St Andrew, Aller, Somerset

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Feature Sets (3)


Aller is in central Somerset, 2 miles NW of Langport and 8 miles SE of Bridgwater, on the edge of the low drained moorland of the river Parrett floodplain. Behind the village to the E rises the wooded Aller Hill. The village clusters around the junction of the A378 with a minor road that runs into the moorland, and the church is at the end of this, some 0.4 mile E of the village centre. Alongside it is Aller Court farm. The church has a nave with a N aisle and N and S porches, the latter blocked, a chancel and a W tower. It is of local Lias, cut and squared, with Hamstone dressings, and there was a major restoration in 1861-62. The S doorway is 12thc, as is the font. For the rest the S porch is 14thc and the remainder largely 15thc.


A location with a long history (including the baptism of Guthrum the Dane by King Alfred in 878) but with little pre-Conquest material evidence.

The manor of Aller was held by Wulfweard before the Conquest, but by 1086 had passed to Ralph de Limesy who held it as tenant-in-chief. It paid geld for 2 hides, with 15 acres of meadow, 10 acres of woodland and 200 acres of pasture in addition. The overlordship evidently descended with the barony of Cavendish (Suffolk) to Ralph de Limesy (II), who died c.1129, and Ralph's son Alan (died by 1162). Alan was succeeded by Gerard (died by 1185), whose son John de Limesy died without issue in 1193. The overlordship then apparently passed to his sister Basile, wife of Hugh de Odingselles (d. 1239), for in 1284–6 and 1303 it was held by her grandson Hugh (II) (d. 1305), son of Gerard de Odingselles (d. 1267).


Exterior Features


S Nave doorway

Single order, round headed. The doorway is protected by a 14thc porch, no longer open to the exterior, so that access is only possible from the nave.

1st order. Square section jambs with angle shafts coursed with them, capitals integral to the jambs and bases of different profiles, standing on tall chamfered plinths. The W base is extremely bulbous, while the E has a bulbous lower part with a tall hollow above. Both have with thin roll neckings . The E capital is of double-scallop form with recessed shields and double-conical wedges between the cones of the bell. The W is a cushion, but with each shield occupied by a pair of recessed shields side-by side, and angle-tucks with inverted nested-vee wedges. Both capitals have plain roll neckings. Above the capitals are tall abaci and hollow-chamfered imposts with broad, low half-rolls on the face. The arch is slightly splayed, and on it are carved three rows of centrifugal face chevron, roll, hollow, roll with a narrow quirk between each row. The label is plain chamfered.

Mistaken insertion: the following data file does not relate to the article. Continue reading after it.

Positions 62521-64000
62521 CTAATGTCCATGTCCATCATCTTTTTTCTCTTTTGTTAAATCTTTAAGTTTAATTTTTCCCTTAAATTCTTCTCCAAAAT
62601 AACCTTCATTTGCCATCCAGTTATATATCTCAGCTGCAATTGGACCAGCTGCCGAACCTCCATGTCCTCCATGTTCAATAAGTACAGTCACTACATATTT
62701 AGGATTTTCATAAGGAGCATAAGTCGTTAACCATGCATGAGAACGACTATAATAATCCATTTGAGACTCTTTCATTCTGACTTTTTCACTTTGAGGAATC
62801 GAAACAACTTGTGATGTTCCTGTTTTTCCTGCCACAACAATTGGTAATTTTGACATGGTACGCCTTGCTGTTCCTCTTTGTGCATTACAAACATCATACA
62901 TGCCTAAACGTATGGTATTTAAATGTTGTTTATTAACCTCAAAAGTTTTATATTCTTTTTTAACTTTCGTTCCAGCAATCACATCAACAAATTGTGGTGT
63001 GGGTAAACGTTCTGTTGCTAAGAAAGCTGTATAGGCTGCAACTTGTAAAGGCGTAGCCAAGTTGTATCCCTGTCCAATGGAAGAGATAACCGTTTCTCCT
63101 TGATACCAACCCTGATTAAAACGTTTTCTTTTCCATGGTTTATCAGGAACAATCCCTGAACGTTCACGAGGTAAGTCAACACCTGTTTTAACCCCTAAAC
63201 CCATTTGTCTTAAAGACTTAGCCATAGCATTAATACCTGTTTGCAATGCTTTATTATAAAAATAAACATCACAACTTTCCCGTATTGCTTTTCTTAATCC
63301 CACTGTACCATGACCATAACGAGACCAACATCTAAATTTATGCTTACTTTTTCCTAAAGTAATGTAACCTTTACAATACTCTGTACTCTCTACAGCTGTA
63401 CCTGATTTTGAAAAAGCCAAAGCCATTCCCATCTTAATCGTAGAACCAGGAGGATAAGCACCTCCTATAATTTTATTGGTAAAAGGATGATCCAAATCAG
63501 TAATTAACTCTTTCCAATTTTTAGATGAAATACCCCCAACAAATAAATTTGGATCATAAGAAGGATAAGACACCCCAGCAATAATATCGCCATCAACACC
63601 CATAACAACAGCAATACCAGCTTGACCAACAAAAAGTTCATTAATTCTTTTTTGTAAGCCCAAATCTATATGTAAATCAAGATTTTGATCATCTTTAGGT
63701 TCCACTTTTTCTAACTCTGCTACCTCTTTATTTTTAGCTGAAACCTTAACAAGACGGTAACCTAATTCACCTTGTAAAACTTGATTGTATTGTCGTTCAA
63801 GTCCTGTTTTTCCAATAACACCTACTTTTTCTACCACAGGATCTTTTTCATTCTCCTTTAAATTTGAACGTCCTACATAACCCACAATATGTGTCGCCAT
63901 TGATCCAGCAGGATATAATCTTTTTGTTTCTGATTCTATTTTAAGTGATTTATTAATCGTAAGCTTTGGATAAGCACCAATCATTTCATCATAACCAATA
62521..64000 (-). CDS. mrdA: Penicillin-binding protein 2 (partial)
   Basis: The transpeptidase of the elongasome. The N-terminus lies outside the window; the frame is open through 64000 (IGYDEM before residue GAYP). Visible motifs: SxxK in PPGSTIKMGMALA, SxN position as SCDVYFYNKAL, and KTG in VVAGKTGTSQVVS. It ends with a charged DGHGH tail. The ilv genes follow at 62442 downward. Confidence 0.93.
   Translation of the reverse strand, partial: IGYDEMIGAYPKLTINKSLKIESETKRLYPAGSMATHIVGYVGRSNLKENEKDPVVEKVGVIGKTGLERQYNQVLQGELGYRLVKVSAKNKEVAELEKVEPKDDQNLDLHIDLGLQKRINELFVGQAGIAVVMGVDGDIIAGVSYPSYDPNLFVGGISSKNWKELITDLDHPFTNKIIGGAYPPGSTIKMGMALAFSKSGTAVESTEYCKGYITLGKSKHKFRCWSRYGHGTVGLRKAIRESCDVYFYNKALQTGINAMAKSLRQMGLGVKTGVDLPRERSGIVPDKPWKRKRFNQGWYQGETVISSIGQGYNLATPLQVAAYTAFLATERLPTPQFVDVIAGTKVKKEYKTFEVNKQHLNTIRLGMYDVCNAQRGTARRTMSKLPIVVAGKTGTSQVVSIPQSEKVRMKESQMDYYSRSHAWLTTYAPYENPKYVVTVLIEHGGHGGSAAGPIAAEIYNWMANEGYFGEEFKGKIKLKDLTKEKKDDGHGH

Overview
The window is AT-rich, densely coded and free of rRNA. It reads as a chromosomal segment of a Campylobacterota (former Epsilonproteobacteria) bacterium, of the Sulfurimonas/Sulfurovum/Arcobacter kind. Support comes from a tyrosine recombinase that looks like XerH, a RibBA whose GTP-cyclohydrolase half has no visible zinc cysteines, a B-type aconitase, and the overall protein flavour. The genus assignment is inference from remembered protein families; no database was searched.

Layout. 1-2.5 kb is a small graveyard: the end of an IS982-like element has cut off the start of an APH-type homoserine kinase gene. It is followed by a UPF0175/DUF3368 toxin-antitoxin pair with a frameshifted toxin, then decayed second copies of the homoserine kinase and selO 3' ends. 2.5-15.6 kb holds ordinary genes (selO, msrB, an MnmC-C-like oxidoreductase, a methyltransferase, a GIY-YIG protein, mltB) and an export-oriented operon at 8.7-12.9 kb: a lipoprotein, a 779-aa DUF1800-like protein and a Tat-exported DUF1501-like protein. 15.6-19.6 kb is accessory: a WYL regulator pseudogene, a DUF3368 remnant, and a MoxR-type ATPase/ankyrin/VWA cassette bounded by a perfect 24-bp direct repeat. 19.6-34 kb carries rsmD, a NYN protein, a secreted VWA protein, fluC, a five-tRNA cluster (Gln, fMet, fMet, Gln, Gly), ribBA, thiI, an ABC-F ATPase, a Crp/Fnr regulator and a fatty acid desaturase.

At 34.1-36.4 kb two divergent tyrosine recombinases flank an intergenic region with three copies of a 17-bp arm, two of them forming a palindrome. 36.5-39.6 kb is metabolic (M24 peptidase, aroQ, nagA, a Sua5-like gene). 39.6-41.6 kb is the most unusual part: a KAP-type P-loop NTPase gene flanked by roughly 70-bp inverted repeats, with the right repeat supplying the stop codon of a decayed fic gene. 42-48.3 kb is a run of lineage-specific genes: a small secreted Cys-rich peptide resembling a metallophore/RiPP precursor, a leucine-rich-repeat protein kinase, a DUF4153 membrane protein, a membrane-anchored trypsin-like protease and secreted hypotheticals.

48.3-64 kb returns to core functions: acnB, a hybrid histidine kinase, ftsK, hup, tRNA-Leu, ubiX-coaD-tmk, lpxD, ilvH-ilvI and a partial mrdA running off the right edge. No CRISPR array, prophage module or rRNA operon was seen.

Construction is of orange Hamstone except for both capitals, the E impost block and three stones of the label, which are in a grey, fine-grained stone. The E impost block and the grey label stones may be replacements; the capitals appear original and may have been carved in a different stone for contrast or to achieve better definition.

Height of arch apex above imposts 0.82m
Max. width of chevron-band 0.29m
Width of reveal 1.09m




At W end of nave, just W of S door & S of central aisle; occupying the otherwise empty SW part of church. It consists of a low, tulip-shaped bowl with a heavy square-section upper rim with a chamfer. The bowl stands on a cylindrical stem with a plain chamfered circular base standing on a large, square plinth. The bowl shows the usual repairs & evidence of former lock-fittings, and the internal sides curve to a flattish bottom. A lead lining covers approximately one third of the rim. The bowl is of grey stone, the stem a paler grey stone. The base is a replacement. There are no major losses, although the bowl is generally worn owing to its spell outside (see VIII)

Circumference of base 1.68 m
Circumference of bowl (under rim) 2.21 m
Circumference of stem 1.41 m
Depth of bowl 0.25 m
Ext. diameter of bowl 0.73 m
h of base 0.13 m
h of bowl 0.33 m
h of plinth 0.15 m
h of stem 0.25 m
Int. diameter of bowl 0.56 m
Total height 0.89 m


Pevsner (1958) describes the doorway as Late Norman, on the basis of the chevron, but the bulbous bases suggest that the story may be more complicated. These profiles are typical of late-11thc work, as at Bosham (Sussex) or, within the county, the single base at Combe St Nicholas

According to the Church Guide, the font was recovered from the vicarage garden in 1862.


  • Somerset County Council, Historic Environment Record 51754.

  • EH, English Heritage Listed Building 263068.

  • N. Pevsner, The Buildings of England: South and West Somerset, Harmondsworth 1958, 76.

  • VCH, Victoria County History: Somerset, III , London 1974, 61-71.

Exterior from SE
Aller, St Andrew, groundplan by J. Norton, 1862. Image from Church Plans Online (Published by the NOF Digitise Architecture England Consortium)


Site Location
National Grid Reference
ST 396 288 
pre-1974 traditional (England and Wales): Somerset
now: Somerset
now: Somerset
now: Bath & Wells
medieval: Sherborne (to 909), Wells (to 1090), Bath (to 1245), Bath & Wells (from 1245)
medieval: not confirmed
now: St Andrew
Type of building/monument
Parish church  
Report authors
Robin Downes 
Visit Date
10 November 2005